Are your Jewish colleagues feeling safe?

In this blog, enei’s Head of Account Management and Business Development Jack Cluer challenges biases, advocates for awareness, and urges everyone to check in with Jewish colleagues for support.

Image shows an old prayer book with an engraved star of David on the cover.

I am sure I represent most of us when I say I have found the events coming out of the Middle East extremely troubling over the past six weeks. The horrific atrocities committed by Hamas on 7 October saw 1,400 people murdered and the largest number of Jews killed since the Holocaust.

The subsequent conflict has continued to be devastating with the death toll in Gaza rising by the thousands and rockets continuing to be fired into Israel. It is important to remember that behind every ‘number’ is a human being. This is a life lost, a family broken, and the damage to those affected is irreparable.

I believe most of us are pro-peace and the main debates and disagreements come as to how that can be achieved.

I am far from qualified to answer that one and will leave that to those with far more knowledge than myself. I must also add that I am not Jewish, nor Muslim, not Israeli, nor Palestinian. I am not qualified to speak on anyone’s behalf and nor would I attempt to.

In a month where the Metropolitan Police have reported a 1350% rise in antisemitic hate crimes in London, I feel compelled to talk about what I have witnessed the past few weeks and more importantly to ask us all to consider what we can do to support our Jewish neighbours, friends, and colleagues.

Over the past few weeks, I have personally witnessed antisemitic signage outside a busy London station as commuters idle on past.

I have heard accounts from Jewish parents who do not feel safe sending their children to school dressed in uniform due to fear of being targeted.

On social media, I have seen images of synagogues and Jewish-run businesses vandalised and people tearing down posters raising awareness of young Israeli hostages. I have overheard conversations in pubs and on trains, containing anti-Jewish tropes and conspiracies. I am aware that this hatred has extended to social media, and in particular TikTok, and I worry about the impact this has on the younger generation.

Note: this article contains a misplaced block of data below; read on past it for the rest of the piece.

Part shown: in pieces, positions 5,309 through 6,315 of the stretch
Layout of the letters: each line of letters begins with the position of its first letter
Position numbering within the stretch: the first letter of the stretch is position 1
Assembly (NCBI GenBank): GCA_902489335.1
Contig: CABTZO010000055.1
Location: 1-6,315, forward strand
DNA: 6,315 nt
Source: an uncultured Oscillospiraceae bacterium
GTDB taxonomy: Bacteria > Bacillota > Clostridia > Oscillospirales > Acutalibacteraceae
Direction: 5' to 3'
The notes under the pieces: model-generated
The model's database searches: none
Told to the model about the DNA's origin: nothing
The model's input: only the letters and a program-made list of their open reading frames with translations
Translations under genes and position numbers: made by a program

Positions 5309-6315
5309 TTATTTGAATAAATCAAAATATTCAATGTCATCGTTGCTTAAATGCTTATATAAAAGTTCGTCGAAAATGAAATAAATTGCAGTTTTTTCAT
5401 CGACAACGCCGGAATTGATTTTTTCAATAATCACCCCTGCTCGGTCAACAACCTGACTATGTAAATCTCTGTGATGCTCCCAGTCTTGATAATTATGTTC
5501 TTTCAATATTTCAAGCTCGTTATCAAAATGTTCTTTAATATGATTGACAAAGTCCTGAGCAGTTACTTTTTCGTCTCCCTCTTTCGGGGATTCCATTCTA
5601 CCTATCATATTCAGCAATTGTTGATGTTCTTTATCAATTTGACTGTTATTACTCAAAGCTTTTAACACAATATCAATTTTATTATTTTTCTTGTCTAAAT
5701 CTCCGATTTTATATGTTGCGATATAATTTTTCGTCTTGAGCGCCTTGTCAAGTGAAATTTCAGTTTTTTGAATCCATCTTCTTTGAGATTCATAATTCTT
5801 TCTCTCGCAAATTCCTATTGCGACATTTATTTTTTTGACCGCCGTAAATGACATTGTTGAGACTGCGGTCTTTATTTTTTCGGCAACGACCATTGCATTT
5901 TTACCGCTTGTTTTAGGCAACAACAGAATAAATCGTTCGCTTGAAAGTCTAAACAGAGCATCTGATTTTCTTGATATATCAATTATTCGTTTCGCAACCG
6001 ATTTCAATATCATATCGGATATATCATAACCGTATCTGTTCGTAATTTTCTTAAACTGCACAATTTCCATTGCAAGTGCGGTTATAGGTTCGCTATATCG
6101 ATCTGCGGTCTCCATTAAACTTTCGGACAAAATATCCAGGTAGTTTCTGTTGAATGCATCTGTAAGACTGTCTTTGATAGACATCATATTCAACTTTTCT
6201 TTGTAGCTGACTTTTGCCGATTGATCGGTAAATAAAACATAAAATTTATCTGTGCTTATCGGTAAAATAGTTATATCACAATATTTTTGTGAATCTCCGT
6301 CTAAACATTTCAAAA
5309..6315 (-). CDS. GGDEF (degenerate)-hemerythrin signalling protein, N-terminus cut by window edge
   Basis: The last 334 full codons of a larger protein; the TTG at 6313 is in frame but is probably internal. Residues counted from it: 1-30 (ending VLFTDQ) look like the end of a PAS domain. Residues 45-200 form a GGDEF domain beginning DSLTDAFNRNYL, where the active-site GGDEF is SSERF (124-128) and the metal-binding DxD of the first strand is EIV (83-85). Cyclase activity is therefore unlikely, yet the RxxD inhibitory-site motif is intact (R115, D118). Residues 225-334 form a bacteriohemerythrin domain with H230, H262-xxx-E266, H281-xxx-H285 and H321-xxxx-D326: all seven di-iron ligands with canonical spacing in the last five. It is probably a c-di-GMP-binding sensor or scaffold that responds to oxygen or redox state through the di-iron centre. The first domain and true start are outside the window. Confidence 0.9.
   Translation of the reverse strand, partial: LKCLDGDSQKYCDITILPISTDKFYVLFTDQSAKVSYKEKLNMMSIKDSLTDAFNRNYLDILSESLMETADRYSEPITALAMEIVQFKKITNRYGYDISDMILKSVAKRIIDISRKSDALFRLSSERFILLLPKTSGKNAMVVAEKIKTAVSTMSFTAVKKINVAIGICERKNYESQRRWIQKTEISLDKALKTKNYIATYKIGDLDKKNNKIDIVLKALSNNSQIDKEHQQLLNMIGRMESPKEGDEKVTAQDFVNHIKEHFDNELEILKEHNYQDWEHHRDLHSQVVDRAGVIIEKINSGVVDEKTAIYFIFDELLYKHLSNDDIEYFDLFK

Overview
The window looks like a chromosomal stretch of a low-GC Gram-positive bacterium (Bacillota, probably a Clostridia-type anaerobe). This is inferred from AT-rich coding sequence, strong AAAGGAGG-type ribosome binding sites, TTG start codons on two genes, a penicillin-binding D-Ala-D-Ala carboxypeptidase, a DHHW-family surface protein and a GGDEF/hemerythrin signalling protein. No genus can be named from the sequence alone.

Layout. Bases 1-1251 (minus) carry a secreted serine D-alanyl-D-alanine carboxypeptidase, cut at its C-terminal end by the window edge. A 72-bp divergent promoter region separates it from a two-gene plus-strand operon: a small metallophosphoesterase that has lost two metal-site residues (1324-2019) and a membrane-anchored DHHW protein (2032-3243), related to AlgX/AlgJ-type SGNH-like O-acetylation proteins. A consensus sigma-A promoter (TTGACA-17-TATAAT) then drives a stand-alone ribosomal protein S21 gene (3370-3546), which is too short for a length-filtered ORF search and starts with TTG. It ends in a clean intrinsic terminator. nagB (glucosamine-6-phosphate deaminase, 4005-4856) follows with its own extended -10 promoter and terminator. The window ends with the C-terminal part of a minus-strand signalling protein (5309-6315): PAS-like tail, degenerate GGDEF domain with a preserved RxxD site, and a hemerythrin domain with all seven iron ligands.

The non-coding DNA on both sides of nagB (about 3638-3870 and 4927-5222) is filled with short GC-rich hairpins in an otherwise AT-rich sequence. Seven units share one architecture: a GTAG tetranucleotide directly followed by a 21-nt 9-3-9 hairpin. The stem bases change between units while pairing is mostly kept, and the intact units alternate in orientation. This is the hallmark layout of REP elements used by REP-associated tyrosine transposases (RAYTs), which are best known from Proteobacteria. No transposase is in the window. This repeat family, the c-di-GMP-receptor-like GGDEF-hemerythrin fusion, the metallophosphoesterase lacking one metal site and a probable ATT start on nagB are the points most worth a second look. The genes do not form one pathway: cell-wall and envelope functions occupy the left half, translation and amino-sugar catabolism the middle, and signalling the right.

Most troubling, I have seen people with large audiences raise the question of if the events of the 7 October really happened. This is Holocaust denialism in real time.

I recently met a Jewish colleague at a member organisation of ours who said something that has since stuck with me. He said that non-Jewish people speak about the Holocaust as if it is some act of ancient history and something we learn about in textbooks. He went on to say that the Holocaust is not some distant act of history, that we learn about in school. It is the reason why he does not have an extended family tree. It is the reason his and many other’s parents fled Europe. For many Jewish families, the Holocaust is the reason many people have not met their grandparents and that today in 2023, there are significantly fewer Jews in Europe than pre-1940.

The public and is often too quick to compare modern-day wars, conflicts, and aggressions to the Holocaust and that needs to stop.

Over six million Jews were murdered in the Holocaust, and today only 271,327 Jews live here in England and Wales according to the latest census. This makes up less than 0.5% of the population—a statistic that often surprises people.

The other thing that I continue to witness is members of the Jewish community being asked about their views on Israel or asked to defend the actions of the Israeli government.

I have never seen my Catholic friends be asked to justify the actions of the Pope, or my Muslim friends be asked their views on the activities in the Gulf. I, as a white (non-religious) Briton, have never been asked to justify British foreign policy decisions.

Why would a British Jew be required to have an opinion or be answerable to the actions of Israel? I do not have the answer to that one.

I have also seen people in my network who have never commented on a single geopolitical matter criticise Israel. Why would people who would not normally hold or voice an opinion on conflicts abroad do so strongly when the conflict involves the world’s only Jewish state? Again, I do not have the answer. I ask myself, is this coincidental, deliberate, or is it a product of inherent bias – conscious or unconscious?

I see antisemitism as a form of racism and believe it should be treated as such. The victims of antisemitism vary from religiously conservative to atheists. The Nuremberg Race Laws did not target those practising Judaism but those with Jewish grandparents. This therefore destroys the notion that this type of discrimination is about beliefs.

Would we act differently if the recent rise in discrimination was against another minority group? Again, I do not have the answer.

My ask to employers is that antisemitism needs to be treated with the same seriousness that we approach other forms of anti-racism.

I would urge us all to learn more about the history of antisemitism and more importantly to check in with our Jewish peers.

Many Jews today do not feel safe and require our support.


This blog post was written by Jack Cluer, enei Head of Account Management and Business Development. It was originally posted on 18 December 2023. 

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